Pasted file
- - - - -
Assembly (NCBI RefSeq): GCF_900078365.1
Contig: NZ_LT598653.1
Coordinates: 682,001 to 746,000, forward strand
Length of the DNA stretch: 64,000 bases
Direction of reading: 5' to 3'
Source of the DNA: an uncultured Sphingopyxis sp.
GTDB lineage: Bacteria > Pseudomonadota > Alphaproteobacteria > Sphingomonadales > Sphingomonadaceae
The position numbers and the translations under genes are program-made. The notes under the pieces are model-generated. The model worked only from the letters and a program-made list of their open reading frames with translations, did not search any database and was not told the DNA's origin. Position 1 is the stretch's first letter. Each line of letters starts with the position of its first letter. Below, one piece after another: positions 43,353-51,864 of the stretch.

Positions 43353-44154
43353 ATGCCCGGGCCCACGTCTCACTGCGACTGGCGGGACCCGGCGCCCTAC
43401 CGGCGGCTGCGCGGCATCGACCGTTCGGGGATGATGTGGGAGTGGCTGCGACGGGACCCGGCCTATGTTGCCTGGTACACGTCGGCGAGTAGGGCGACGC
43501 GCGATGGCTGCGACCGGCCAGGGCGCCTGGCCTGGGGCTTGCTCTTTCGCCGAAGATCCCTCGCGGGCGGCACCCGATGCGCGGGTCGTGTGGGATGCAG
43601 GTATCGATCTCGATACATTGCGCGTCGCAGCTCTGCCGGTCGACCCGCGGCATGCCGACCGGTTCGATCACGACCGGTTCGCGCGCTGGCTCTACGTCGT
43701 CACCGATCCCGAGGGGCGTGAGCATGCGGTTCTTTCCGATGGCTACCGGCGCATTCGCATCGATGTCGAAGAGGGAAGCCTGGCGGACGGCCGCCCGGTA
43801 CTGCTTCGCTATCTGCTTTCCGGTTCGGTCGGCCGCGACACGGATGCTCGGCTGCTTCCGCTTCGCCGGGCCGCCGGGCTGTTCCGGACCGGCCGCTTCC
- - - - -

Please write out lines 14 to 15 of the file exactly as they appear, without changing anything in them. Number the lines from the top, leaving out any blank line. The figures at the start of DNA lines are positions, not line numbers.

43701 CACCGATCCCGAGGGGCGTGAGCATGCGGTTCTTTCCGATGGCTACCGGCGCATTCGCATCGATGTCGAAGAGGGAAGCCTGGCGGACGGCCGCCCGGTA
43801 CTGCTTCGCTATCTGCTTTCCGGTTCGGTCGGCCGCGACACGGATGCTCGGCTGCTTCCGCTTCGCCGGGCCGCCGGGCTGTTCCGGACCGGCCGCTTCC